HS1-BP3 gene variant is common in familial essential tremor

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Abstract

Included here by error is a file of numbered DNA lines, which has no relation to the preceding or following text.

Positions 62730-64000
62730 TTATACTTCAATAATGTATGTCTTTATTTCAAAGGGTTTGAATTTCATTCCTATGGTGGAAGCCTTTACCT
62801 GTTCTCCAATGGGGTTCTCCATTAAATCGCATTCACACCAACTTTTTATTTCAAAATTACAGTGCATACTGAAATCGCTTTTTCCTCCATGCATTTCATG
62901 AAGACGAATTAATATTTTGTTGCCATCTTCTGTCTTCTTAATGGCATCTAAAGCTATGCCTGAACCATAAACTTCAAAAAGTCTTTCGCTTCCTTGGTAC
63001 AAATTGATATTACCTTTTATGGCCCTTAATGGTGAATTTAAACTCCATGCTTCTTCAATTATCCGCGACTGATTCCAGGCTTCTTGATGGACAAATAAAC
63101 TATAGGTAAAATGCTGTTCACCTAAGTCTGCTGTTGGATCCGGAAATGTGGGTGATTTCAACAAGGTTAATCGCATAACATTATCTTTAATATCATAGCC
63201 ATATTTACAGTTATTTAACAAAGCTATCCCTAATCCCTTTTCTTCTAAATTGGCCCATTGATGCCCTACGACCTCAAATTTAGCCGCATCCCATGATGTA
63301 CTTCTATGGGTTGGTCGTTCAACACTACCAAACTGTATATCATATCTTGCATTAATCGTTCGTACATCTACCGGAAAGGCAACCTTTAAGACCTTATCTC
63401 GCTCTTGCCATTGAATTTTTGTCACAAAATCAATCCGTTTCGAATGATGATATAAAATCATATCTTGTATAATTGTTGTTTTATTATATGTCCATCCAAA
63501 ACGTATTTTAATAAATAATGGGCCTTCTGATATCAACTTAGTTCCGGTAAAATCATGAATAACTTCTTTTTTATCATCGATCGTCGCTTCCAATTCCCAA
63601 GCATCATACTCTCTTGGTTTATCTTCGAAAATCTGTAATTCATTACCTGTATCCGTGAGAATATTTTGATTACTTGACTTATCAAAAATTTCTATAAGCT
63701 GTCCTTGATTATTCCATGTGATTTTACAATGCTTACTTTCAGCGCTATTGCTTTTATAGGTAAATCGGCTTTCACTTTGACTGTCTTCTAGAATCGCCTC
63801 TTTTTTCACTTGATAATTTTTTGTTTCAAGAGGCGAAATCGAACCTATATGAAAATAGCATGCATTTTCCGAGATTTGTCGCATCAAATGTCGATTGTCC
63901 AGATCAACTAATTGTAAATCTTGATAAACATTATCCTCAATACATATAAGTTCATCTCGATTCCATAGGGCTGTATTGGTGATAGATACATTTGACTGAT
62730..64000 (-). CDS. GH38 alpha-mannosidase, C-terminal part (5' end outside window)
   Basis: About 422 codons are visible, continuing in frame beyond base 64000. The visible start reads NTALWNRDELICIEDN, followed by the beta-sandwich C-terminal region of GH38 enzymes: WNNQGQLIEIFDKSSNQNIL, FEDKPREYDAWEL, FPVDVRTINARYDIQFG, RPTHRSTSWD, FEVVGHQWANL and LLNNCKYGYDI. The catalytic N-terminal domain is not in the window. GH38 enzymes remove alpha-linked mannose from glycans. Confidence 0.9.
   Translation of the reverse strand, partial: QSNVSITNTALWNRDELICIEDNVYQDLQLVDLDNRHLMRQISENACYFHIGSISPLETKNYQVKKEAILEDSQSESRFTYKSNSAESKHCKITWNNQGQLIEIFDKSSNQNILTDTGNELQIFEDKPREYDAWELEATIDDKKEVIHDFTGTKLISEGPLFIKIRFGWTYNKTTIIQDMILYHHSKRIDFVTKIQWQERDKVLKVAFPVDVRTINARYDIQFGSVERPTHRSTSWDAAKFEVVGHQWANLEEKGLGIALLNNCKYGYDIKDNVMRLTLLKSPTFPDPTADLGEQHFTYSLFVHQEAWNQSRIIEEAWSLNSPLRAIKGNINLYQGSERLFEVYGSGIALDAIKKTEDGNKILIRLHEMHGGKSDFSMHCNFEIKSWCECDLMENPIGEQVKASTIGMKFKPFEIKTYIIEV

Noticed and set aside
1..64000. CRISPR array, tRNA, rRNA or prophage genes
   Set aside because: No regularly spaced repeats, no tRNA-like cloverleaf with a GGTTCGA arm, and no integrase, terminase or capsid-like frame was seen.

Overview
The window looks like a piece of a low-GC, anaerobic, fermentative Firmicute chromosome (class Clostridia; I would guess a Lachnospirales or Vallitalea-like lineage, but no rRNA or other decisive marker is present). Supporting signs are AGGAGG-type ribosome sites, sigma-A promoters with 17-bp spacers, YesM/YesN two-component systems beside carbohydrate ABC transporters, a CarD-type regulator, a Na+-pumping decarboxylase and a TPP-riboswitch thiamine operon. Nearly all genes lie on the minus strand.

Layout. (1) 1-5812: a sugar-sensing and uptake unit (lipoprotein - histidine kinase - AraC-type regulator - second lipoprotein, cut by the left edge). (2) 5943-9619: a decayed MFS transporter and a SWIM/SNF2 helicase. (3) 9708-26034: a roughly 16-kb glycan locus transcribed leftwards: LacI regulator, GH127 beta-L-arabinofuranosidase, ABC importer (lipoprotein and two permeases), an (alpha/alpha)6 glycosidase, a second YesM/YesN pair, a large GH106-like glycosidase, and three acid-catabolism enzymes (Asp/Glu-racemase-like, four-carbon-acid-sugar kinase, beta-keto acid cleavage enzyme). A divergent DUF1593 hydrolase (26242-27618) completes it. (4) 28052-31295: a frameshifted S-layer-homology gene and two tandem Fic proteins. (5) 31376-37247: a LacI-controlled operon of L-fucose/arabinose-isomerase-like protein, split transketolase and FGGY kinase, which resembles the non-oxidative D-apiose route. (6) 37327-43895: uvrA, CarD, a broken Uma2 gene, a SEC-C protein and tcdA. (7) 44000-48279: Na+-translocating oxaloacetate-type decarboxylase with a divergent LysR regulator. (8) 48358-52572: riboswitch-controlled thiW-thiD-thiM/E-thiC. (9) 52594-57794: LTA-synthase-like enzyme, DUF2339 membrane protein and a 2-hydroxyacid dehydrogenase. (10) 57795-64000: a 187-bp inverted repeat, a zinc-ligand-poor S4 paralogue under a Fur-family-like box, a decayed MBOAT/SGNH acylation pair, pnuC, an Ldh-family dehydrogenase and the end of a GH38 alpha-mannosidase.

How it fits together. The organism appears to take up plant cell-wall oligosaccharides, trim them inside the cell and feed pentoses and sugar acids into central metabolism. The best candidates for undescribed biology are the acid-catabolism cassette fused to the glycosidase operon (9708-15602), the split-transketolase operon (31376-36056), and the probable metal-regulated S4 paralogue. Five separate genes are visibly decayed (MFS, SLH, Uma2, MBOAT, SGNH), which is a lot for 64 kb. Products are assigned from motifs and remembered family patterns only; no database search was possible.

Essential tremor (ET) is a movement disorder characterized by a postural or kinetic tremor of the hands, head, or voice. It is typically a familial condition and affects 1% to 4% of the general population. The trait is genetically linked to chromosome 2p in some families. A variant (828C→G) in exon 7 of the hematopoietic-specific protein 1 binding protein 3 gene (HS1-BP3) on chromosome 2p recently has been found to segregate with ET in 2 families. To determine the frequency of this variant in a larger series, we studied patients with ET, Parkinson disease (PD), and controls without tremor. Affected singletons representing 73 families from the United States with dominantly inherited ET, 35 individuals with PD, and 304 healthy controls older than age 60 were tested for the 828C→G variant in exon 7 of the HS1-BP3 gene by a BseYI restriction enzyme digest of the polymerase chain reaction product. Heterozygous carriers of the mutant allele were identified in 12 individuals with ET (16.4%) and in 1 individual with PD and postural tremor (3%). All of the healthy controls (608 chromosomes) were homozygous for the wild-type allele. The 828C→G genetic variant in the HS1-BP3 gene occurs relatively frequently in subjects with ET. The variant may also be found in some individuals with PD and postural tremor. The HS1-BP3 gene plays a putative role in regulating catecholamine and serotonin metabolism, but the functional consequences of the amino acid substitution (A265G) caused by this genetic variant is unknown. © 2005 Movement Disorder Society

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